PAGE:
Because the food can be particularly portable, an Asian theme works well for a picnic, Miller says. Use chopsticks instead of conventional forks and knives, and serve food in paper carryout containers instead of on paper plates.
"You could swing by a restaurant and ask to purchase [boxes] or pick up some side dishes from the restaurant and ask for extra boxes," Miller says. (Just don't pack food in paper containers or you will have a basket full of spills.)
Miller's Asian basket would include easy-to-transport, Asian-inspired salads such as Thai noodles with vegetables and peanuts, and sesame-glazed shrimp salad with sugar snap peas or packable Thai chicken roll-ups.
Add tropical-fruit salad sprinkled with coconut and, of course, fortune cookies. Top it off with a thermos filled with a cooling treat. "Ginger tea on ice would be super refreshing in the summer with lemon," she says.
Sesame-Glazed Shrimp Salad With Sugar Snap Peas
4 teaspoons sesame oil (divided use)
1 pound raw medium shrimp, peeled and deveined
1 cup sugar snap peas, ends trimmed
1/4 cup mayonnaise
2 tablespoons chopped fresh cilantro
salt and freshly ground black pepper
Heat 2 teaspoons of the oil in a large skillet over medium-high heat. Add the shrimp and cook for 3 to 5 minutes, until bright pink, turning frequently. Transfer the shrimp to a large bowl.
Meanwhile, blanch the snap peas in a large pot of boiling water for 30 seconds, until bright green and crisp-tender. Drain, set aside.
In a small bowl, whisk together the mayonnaise, cilantro and the remaining 2 teaspoons of oil. Add to the shrimp and toss to coat. Add the snap peas and toss to combine. Season to taste with salt and pepper. Store in a sealable plastic container in the refrigerator until you are ready to pack it into a cold cooler.
From "Picnics," by Robin Miller
Per serving: 281 calories, 24 grams protein, 18 grams fat, 3 grams saturated fat, 5 grams carbohydrate, 1 gram fiber, 177 milligrams cholesterol, 248 milligrams sodium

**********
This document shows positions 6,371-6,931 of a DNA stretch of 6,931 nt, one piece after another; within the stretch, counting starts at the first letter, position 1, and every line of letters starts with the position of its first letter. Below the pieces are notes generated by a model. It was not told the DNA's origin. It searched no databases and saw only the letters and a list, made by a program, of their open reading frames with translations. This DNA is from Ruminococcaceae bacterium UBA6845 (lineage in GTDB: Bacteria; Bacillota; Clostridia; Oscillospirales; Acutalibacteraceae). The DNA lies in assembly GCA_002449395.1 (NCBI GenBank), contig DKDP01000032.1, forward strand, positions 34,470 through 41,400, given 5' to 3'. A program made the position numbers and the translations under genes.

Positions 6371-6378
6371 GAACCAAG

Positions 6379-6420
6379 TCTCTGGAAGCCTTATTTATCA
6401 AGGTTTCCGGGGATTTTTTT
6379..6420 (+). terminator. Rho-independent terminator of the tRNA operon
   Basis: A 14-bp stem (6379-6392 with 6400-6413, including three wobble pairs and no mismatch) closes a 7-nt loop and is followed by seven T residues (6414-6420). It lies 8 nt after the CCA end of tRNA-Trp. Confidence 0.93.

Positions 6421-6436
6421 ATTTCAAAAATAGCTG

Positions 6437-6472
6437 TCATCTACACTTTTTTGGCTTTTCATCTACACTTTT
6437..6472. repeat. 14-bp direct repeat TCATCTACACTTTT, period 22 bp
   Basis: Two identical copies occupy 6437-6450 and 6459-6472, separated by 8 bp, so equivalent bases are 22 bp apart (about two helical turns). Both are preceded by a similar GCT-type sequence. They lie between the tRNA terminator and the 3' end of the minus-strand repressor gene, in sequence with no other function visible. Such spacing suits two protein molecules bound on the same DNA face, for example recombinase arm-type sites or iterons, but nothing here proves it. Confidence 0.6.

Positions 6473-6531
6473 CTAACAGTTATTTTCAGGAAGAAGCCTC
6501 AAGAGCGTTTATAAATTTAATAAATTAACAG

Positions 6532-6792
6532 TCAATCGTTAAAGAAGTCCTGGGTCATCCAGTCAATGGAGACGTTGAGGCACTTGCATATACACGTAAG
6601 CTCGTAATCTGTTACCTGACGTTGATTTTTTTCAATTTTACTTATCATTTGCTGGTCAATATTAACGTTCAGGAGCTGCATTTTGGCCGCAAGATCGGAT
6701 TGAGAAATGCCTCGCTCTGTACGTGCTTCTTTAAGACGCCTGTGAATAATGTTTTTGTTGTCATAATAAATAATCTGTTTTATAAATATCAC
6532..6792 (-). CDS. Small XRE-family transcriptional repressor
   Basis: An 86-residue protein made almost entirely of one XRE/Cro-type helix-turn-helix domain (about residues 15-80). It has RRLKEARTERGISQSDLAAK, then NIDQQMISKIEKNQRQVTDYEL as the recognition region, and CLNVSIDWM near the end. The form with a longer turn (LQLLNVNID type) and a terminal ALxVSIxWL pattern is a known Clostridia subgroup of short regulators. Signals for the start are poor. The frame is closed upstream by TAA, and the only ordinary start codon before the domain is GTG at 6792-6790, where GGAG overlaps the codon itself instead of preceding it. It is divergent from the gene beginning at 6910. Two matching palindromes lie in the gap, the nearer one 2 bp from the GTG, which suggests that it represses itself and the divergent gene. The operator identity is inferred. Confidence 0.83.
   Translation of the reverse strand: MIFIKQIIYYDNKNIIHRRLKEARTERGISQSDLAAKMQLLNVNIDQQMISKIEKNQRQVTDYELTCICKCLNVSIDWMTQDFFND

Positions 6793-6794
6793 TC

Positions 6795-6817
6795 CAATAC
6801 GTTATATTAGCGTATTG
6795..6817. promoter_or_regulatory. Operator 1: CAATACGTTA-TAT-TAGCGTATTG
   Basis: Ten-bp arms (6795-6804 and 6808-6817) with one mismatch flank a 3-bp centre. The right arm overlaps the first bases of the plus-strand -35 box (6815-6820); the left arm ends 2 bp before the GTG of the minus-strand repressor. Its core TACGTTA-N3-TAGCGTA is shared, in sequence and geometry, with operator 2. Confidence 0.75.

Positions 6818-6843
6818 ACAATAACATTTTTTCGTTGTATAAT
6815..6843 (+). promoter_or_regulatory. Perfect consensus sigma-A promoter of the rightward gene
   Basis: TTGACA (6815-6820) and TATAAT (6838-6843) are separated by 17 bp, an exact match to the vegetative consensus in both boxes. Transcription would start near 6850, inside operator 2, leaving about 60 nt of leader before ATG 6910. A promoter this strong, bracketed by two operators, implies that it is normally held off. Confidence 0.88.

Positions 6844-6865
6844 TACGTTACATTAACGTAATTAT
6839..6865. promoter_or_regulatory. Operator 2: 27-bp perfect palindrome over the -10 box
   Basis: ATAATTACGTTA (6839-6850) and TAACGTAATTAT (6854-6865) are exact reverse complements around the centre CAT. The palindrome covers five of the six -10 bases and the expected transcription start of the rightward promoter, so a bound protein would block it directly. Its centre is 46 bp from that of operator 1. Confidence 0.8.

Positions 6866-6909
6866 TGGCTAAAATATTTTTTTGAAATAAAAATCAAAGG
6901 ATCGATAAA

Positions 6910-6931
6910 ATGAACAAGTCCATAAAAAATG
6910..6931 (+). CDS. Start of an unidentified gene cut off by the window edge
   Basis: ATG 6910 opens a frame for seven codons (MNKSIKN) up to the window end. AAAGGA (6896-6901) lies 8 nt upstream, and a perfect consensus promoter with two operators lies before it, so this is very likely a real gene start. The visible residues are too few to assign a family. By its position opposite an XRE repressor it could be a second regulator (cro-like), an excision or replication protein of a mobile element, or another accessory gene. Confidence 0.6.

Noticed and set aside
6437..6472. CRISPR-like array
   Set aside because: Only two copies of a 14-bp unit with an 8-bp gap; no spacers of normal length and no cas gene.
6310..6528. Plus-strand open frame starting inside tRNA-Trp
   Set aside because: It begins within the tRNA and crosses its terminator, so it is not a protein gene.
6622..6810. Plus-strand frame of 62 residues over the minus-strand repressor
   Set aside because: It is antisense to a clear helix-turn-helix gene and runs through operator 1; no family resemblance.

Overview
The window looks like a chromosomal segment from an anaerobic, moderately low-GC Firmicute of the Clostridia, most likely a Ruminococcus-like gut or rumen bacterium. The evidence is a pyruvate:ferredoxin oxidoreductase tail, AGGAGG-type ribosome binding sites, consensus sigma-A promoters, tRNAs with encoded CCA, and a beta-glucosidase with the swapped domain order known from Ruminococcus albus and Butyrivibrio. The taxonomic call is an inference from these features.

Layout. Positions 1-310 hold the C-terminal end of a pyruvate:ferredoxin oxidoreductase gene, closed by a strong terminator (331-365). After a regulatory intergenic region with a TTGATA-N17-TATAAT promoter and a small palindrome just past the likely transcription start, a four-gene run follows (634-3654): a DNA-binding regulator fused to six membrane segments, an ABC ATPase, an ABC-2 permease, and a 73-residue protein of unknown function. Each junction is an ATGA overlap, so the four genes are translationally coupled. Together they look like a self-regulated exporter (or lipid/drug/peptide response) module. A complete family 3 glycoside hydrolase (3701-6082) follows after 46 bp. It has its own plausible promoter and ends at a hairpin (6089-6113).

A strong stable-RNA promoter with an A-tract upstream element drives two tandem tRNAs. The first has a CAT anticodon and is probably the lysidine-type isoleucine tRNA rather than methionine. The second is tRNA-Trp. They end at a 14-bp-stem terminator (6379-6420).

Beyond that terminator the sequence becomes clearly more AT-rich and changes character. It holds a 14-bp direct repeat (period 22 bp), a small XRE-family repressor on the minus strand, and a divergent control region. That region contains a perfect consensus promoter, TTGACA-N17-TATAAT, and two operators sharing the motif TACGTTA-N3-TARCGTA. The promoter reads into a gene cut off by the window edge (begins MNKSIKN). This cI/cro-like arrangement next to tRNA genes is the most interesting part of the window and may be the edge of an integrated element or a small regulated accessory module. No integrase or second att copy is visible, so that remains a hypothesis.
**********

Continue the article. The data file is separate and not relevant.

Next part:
Tips for a worry-free outdoor repast
Nothing ruins a picnic faster than not being prepared. Remember that the point of a picnic is to get away from it all and find a scenic spot outdoors where you can spread a blanket and nibble and chat away.
But if you forget the wine opener, the whole day can be spoiled faster than ants can get to the picnic hamper.
Robin Miller, author of Picnics (Clarkson/Potter, $14.95) and host of Quick Fix Meals With Robin Miller on the Food Network, offered tips for a great outing:
Bring a bottle opener, paper towels, bug spray, sunblock, trash bags and cloth wipes for quick cleanups.
The most important thing to remember is to keep cold foods consistently cool. "Food can't be out for more than two hours between the temperatures of 40 and 140 [degrees]," says Miller. She takes perishable foods straight from the refrigerator and packs food in layers with ice, taking a separate cooler for drinks. Picnic carriers such as a picnic backpack (available from thepicnicstore.com) or the Wine Lover's basket (from williams-sonoma.com) come with insulated compartments for both food and beverages.
Avoid anything that can get soggy, such as sandwiches and chips. If sandwiches are a must, pack tomatoes separately or separate them from the bread with a piece of lettuce. Or go for wraps instead; they don't get squashed like traditional bread sandwiches.
Miller prefers vinegar-based salads to those with mayonnaise. While she says mayonnaise now has preservatives to reduce food-born bacteria, "For me, it's easier to not worry about it. I'd rather have a pasta salad with tons of vegetables and a vinaigrette."
Just because it's portable, picnic food doesn't need to be boring. "It can be beyond fried chicken and apple pie on a red checkered blanket," Miller says. "Think in terms of it being a party."